With the economy slowing down, I have seen an outburst of “pay-what-you-want” options where customers of, say, coffee shops are encouraged to pay what they consider the product or service is truly worth. Is this sustainable in the long term, or will people take advantage of it, gaming the system into failure?
John Wegman, London
While we economists realise that people pay money even when they don’t legally have to, few of us have studied exactly when or why. One exception is Paul F., the “bagel man” made famous by Stephen J. Dubner and Steven D. Levitt, the authors of Freakonomics. Paul F., a retired economist, delivered bagels to offices, along with a box for payment. He specified prices and kept careful track of payment rates – a little under 90 per cent.
Pay-what-you-want goes further than this simple honesty system, and might work better because it stands a chance of persuading affluent customers to pay over the odds. Most retailers devote great ingenuity to this task of “price discrimination”; it would simplify things a lot if customers simply complied.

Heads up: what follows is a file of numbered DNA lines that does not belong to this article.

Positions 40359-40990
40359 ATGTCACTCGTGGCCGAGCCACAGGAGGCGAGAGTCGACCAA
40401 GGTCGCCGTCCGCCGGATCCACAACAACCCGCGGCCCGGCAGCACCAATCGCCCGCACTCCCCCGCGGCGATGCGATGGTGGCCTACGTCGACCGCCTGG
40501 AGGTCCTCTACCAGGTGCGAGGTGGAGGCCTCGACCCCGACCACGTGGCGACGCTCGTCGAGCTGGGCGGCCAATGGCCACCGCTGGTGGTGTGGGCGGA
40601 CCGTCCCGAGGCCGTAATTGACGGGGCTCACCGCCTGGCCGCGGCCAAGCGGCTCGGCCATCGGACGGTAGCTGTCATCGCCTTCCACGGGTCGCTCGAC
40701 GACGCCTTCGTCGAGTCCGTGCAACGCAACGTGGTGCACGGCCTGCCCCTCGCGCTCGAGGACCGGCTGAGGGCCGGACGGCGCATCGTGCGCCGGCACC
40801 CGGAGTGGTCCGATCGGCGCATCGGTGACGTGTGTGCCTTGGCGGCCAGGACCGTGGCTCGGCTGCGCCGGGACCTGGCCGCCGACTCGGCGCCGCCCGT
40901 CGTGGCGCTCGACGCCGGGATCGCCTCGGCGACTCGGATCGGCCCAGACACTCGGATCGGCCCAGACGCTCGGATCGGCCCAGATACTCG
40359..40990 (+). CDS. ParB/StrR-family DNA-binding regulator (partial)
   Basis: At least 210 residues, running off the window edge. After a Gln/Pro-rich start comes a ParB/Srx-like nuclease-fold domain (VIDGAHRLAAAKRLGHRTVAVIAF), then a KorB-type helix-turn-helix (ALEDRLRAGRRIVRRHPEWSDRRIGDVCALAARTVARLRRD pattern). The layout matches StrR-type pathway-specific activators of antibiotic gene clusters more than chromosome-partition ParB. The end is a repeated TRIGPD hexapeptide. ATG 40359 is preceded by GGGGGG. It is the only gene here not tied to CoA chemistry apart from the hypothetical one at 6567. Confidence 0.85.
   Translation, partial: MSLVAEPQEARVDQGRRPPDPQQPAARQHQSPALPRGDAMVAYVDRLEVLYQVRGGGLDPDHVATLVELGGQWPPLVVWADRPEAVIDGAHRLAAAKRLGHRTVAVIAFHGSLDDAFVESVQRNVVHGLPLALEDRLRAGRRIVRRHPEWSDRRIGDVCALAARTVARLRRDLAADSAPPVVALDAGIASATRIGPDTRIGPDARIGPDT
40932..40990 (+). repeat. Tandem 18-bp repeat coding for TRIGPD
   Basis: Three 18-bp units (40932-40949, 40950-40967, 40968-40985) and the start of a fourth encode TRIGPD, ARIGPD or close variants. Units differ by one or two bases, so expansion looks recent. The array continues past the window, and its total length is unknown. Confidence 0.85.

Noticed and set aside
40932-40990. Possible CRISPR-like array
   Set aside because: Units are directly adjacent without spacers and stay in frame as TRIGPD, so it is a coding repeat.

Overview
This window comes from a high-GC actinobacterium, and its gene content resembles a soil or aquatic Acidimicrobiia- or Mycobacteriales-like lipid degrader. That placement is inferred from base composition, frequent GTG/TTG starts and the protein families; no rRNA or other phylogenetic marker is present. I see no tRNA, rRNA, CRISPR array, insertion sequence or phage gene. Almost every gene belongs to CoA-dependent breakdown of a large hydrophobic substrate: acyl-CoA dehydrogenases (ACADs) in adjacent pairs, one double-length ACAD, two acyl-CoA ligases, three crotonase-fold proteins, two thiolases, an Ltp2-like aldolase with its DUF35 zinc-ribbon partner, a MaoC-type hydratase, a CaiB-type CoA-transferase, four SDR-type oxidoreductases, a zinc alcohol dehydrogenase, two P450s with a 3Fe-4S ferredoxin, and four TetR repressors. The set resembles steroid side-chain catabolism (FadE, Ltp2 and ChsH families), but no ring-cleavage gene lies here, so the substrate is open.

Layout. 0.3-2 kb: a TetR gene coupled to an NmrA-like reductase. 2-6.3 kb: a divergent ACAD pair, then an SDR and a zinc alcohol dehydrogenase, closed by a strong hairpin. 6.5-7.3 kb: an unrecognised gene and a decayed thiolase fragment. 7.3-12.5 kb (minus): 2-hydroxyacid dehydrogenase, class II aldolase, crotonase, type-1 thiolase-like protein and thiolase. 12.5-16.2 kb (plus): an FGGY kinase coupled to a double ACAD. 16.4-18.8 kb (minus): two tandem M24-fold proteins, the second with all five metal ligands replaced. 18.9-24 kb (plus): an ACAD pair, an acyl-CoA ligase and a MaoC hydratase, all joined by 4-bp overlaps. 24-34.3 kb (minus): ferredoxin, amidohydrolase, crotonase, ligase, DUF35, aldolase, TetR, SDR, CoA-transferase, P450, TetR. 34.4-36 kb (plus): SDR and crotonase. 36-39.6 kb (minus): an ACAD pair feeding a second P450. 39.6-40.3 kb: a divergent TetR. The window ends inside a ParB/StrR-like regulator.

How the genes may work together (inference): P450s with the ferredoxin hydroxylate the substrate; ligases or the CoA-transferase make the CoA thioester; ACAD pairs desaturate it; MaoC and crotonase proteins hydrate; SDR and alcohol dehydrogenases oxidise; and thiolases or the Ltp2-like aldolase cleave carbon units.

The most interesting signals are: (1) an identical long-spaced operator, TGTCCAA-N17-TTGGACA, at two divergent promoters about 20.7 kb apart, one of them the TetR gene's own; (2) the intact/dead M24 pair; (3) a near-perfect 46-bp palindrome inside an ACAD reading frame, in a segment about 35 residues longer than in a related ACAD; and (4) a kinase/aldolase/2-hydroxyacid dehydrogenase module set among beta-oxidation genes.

Yet I am doubtful. A major attraction of pay-what-you-want is free publicity, whether for an ageing rock band or the new café on the block. The more businesses try it, the less publicity each will receive. I wonder, too, whether customers continue to contribute more than they must after the thrill of the new wears off: the economists John List and Uri Gneezy once conducted an experiment to see if temporary workers tried harder if unexpectedly paid a generous wage. The answer: yes, but the gratitude wears off in a matter of hours.
Still, pay-what-you-want has to be worth a try. If the journalists look elsewhere and the customers become ungrateful, it’s a simple matter to install a cash register.
Also available at ft.com.